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Bioflavonoids inc Quercetin

Quercetin belongs to a group of water-soluble pigments known as flavonoids. Quercetin is a member of the class of flavonoids called flavonols. It is widely distributed in the plant kingdom in rinds and barks and can be found in onions, red wine, green tea and St. John's wort.

Potential benefits of quercetin include:

* Quercentin is an antioxidant, and thus may help fight cell-damaging free radicals.

* Studies suggest that it may have anti-cancer effects, help prevent heart disease by reducing the oxidation of LDL (bad) cholesterol, and act as an antihistamine. Specifically, it may help alleviate prostate cancer by blocking male hormones that encourage the growth of prostate cancer cells, according to preliminary laboratory research at the Mayo Clinic. In another study, men with an inflamed prostate (prostatitis) reported reduced urinary symptoms when they took quercetin.

* Population studies have found that people with high intakes of foods containing quercetin and other flavonoids tend to have lower rates of heart disease and lung cancer.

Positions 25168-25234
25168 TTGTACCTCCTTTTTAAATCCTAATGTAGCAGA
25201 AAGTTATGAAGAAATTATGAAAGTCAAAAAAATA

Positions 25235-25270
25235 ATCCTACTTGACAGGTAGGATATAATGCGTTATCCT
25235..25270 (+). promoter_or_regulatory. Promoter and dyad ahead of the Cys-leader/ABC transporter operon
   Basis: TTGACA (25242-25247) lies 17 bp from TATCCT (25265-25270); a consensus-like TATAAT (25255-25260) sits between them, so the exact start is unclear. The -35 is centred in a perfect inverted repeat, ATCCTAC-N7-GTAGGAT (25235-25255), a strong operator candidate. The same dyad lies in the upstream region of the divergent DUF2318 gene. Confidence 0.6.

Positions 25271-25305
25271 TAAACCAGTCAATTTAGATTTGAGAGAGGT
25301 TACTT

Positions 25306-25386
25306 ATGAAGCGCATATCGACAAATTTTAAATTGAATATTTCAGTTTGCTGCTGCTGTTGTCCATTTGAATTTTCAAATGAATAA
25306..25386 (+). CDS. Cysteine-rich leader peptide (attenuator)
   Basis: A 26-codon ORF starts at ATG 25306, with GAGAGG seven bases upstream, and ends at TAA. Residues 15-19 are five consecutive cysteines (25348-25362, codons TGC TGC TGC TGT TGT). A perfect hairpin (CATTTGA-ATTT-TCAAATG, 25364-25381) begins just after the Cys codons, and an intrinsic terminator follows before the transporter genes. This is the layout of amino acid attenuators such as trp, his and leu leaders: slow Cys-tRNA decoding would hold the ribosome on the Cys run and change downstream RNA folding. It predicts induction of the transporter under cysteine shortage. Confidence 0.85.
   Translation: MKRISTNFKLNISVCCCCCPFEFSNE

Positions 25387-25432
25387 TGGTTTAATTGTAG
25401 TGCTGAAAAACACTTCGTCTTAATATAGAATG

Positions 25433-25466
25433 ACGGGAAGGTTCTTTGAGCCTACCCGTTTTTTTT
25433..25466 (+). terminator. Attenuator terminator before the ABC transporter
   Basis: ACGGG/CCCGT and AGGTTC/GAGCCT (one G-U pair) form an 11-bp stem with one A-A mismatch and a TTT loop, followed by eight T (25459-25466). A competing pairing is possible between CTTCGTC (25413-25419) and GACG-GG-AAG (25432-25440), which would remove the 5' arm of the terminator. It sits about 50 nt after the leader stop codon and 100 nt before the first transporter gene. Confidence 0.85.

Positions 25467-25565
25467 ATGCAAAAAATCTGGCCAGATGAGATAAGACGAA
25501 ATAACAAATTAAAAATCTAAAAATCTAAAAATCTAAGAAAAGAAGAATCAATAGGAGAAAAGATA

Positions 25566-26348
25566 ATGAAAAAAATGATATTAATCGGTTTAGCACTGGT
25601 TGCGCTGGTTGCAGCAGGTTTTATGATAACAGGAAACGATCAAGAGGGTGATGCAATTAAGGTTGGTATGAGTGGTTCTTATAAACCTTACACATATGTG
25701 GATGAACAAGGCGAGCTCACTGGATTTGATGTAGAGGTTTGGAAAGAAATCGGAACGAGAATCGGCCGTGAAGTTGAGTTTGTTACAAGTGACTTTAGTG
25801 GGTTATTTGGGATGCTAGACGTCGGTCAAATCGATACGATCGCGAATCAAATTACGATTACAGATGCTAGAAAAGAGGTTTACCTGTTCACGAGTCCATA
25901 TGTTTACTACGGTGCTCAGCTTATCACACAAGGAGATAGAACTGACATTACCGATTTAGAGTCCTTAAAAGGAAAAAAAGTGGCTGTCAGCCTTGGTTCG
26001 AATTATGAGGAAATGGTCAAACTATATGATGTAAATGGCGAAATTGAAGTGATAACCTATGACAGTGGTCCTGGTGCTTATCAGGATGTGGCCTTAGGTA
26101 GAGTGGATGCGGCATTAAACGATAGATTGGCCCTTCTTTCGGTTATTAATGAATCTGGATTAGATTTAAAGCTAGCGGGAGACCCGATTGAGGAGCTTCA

* Several studies have linked a high intake of apples (rich in quercetin and other flavonoids) with improved lung function and a lower risk of certain respiratory diseases such as asthma, bronchitis, and emphysema.

* Quercetin blocks an enzyme that leads to accumulation of sorbitol which has been linked to nerve, eye, and kidney damage in those with diabetes. However, no human research has demonstrated these actions of quercetin in people with diabetes patients.

The benefits of quercetin have not yet been confirmed by human pharmacological studies.

Dosage and Administration

Some doctors recommend 200-500 mg of quercetin taken two to three times per day. However, no optimal or recommended dosage is known.

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